Can you tell if a car is a lemon?

You may know that under California law, you have rights when you purchase a lemon car. You may wonder, though, if there are signs that a car is a lemon. If you purchase a new vehicle, there may not be many signs you can look out for. If you get a used vehicle, though, there are a few steps you can take to make sure your car is not a lemon.

When you first start looking at used cars, it may be a good idea to do some research on different makes and models. Consumer Reports says a bit of research can show you if there have been any recalls for the vehicle you are considering. If there is a recall, you may want to ask if the vehicle has had the necessary repairs. Sometimes car manufacturers issue technical service bulletins. These documents usually explain problems that people experience with certain models. Looking at these documents may help you understand potential problems that might arise with the vehicle.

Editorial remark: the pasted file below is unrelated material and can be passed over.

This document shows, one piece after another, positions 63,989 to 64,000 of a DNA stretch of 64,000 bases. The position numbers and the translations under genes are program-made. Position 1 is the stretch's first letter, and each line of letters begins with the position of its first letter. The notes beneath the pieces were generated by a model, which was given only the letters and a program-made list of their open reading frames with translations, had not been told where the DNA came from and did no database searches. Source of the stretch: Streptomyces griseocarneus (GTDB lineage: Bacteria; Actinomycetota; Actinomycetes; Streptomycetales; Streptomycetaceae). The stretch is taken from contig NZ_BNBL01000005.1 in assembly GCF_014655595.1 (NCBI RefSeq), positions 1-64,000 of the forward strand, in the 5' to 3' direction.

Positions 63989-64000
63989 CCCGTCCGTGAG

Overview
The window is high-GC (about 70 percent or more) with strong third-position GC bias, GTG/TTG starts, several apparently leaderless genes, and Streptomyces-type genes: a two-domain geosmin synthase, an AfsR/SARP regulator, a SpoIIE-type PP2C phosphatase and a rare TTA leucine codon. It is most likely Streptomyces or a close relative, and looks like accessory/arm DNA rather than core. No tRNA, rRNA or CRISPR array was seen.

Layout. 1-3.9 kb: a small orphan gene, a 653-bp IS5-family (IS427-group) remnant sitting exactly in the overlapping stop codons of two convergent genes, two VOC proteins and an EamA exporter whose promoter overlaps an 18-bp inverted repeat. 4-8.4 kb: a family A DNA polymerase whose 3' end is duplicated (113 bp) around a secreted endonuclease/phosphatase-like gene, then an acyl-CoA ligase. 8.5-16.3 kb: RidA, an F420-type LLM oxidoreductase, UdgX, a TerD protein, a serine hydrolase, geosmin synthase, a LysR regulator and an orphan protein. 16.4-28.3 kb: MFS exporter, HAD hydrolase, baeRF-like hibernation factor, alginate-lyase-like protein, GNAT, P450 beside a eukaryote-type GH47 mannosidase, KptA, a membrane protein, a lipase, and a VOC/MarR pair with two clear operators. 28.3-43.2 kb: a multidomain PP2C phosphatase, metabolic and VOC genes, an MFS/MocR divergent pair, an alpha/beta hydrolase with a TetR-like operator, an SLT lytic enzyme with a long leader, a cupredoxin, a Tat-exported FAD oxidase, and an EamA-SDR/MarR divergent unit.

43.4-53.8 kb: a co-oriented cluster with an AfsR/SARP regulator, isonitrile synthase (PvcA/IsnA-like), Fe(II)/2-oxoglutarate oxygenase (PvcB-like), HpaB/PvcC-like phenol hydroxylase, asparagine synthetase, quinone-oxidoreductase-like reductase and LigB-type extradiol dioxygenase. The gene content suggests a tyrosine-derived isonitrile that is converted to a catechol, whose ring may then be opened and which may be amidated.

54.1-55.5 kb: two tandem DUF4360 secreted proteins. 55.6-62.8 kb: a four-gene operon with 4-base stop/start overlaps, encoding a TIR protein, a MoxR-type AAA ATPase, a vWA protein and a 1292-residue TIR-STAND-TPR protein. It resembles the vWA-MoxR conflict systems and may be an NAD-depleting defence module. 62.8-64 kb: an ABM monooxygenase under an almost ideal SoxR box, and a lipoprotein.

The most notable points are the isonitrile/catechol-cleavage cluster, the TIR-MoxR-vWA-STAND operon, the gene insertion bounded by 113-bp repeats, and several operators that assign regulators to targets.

Inspect the vehicle

Before you purchase a used vehicle, it is a good idea to do a thorough inspection. You should usually look at the tailpipe and the suspension. If the tailpipe billows blue or black smoke when someone starts the car, the vehicle may need repairs. Additionally, the suspension system may need work if the fender rebounds several times when you push on it. It may also be a good idea to see how much the engine revs when you accelerate the vehicle. If the engine revs too much, this may be a sign that the car needs repairs.

Get a professional opinion

It may also be a good idea to bring a vehicle to your mechanic. If your mechanic does a diagnosis of the car, he or she may be able to identify potential problems. A thorough examination of the vehicle can also demonstrate if there is any structural damage you should know about. It is important to remember that even when you do your research and inspect a car thoroughly, you still may purchase a lemon. Sometimes there may be underlying problems that people do not know about until later.

Contact the Ledbetter Law Firm, APC to learn more.